The first article of note is:
Multiverses and Blackberries
by Martin Gardner
[[We have included the first two and final paragraphs]]
The American philosopher Charles Sanders Peirce somewhere remarked that unfortunately universes are not as plentiful as blackberries. One of the most astonishing of recent trends in science is that many top physicists and cosmologists now defend the wild notion that not only are universes as common as blackberries, but even more common. Indeed, there may be an infinity of them!
It all began seriously with an approach to quantum mechanics (QM) called "The Many Worlds Interpretation" (MWI). In this view, widely defended by such eminent physicists as Murray Gell-Mann, Stephen Hawking, and Steven Weinberg, at every instant when a quantum measurement is made that has more than one possible outcome, the number specified by what is called the Schrödinger equation, the universe splits into two or more universes, each corresponding to a possible future. Everything that can happen at each juncture happens. Time is no longer linear. It is a rapidly branching tree. Obviously the number of separate universes increases at a prodigious rate.
The stark truth is that there is not the slightest shred of reliable evidence that there is any universe other than the one we are in. No multiverse theory has so far provided a prediction that can be tested. In my layman's opinion they are all frivolous fantasies. As far as we can tell, universes are not as plentiful as even two blackberries. Surely the conjecture that there is just one universe and its Creator is infinitely simpler and easier to believe than that there are countless billions upon billions of worlds, constantly increasing in number and created by nobody. I can only marvel at the low state to which today's philosophy of science has fallen.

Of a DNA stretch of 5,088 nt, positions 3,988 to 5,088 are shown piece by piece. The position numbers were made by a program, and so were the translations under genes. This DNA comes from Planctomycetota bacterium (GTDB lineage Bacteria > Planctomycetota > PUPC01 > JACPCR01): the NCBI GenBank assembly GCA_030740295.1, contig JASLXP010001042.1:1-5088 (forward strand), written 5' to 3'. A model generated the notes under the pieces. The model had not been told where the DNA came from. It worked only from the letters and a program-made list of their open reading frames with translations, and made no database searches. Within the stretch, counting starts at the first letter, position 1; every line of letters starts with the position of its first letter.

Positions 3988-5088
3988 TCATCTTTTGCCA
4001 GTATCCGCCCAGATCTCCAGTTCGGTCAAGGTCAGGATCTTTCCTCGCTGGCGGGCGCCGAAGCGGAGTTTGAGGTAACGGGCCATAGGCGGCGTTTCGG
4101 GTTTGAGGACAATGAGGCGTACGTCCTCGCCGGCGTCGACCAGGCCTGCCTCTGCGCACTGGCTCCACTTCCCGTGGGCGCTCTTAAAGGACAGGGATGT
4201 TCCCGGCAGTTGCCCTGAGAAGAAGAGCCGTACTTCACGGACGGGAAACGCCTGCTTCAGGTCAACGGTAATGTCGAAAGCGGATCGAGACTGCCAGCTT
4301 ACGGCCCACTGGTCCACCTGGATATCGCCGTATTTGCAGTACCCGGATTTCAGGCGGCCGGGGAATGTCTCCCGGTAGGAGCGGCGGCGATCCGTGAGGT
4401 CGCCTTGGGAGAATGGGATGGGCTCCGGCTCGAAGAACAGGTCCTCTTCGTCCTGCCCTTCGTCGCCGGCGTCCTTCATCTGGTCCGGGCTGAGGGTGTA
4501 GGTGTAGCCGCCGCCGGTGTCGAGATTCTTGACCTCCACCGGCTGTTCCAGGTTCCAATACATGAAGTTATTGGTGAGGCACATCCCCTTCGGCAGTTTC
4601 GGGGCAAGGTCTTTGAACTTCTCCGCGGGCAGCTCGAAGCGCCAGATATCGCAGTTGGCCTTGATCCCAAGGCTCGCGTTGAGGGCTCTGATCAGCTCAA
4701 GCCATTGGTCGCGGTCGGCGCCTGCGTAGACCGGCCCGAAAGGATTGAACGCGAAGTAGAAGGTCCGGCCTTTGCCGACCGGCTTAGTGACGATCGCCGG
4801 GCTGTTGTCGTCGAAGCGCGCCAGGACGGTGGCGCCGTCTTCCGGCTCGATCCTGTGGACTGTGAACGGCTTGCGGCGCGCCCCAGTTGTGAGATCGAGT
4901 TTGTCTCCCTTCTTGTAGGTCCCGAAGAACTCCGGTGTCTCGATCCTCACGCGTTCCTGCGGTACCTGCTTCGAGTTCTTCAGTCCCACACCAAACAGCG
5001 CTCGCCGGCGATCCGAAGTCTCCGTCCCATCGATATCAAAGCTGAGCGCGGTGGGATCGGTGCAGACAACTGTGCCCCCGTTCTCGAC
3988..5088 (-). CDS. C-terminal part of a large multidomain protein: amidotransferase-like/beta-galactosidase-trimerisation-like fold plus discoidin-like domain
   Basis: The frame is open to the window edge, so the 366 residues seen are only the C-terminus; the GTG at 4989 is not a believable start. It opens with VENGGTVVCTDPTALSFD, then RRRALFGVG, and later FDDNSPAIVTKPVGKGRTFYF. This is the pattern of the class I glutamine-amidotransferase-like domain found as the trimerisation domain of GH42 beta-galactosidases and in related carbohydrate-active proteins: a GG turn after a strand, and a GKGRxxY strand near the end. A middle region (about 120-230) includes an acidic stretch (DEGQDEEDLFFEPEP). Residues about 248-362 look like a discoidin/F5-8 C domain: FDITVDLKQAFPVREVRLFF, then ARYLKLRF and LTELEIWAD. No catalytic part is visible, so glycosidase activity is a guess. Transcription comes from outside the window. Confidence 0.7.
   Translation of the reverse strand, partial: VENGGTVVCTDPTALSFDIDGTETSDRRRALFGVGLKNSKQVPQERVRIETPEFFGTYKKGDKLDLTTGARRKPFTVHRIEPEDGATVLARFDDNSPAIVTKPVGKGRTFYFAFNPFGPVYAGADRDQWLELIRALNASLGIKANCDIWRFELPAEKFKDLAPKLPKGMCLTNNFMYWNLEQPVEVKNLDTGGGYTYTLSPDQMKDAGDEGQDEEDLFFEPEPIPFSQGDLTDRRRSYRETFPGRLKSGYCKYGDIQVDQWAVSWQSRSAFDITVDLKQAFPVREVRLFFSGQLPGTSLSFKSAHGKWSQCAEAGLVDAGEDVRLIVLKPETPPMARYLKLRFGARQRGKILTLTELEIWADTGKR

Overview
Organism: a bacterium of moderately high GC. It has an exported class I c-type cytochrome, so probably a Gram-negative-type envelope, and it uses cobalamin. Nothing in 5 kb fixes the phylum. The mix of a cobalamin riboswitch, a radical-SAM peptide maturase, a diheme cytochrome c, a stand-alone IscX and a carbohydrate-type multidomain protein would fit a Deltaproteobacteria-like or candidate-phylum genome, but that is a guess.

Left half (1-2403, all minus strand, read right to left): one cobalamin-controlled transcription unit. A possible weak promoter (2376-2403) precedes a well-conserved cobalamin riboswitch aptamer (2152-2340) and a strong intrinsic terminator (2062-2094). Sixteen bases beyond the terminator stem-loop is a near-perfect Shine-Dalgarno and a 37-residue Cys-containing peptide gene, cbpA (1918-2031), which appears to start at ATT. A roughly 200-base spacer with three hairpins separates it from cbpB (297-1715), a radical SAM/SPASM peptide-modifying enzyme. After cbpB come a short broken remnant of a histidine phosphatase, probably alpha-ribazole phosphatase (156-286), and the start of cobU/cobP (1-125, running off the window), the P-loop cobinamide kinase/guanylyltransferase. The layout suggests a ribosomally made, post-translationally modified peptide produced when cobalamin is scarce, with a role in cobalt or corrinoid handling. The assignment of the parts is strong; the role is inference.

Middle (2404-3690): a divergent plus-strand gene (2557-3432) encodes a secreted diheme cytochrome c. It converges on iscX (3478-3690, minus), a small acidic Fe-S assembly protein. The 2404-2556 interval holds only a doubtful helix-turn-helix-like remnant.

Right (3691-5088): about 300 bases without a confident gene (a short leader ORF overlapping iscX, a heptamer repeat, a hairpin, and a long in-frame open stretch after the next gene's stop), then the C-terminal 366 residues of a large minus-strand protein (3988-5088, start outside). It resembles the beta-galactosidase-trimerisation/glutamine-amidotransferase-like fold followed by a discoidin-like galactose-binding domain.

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[[The second article of note is:]]
There was an old lady who swallowed a fly
from the Economist
The universe might make more sense if it was not alone
THE idea of multiple universes is a surprisingly attractive one. Two deep problems would go away if the universe were not, in fact, universal, but were merely one example of an infinitely large class of such objects. These problems are the true nature of the uncertainty principle, and the “anthropic principle”—the coincidence that the universe seems to be set up with precisely the right conditions for human-like life to evolve within it. Unfortunately, the sorts of “multiverse” proposed to resolve these two problems are different.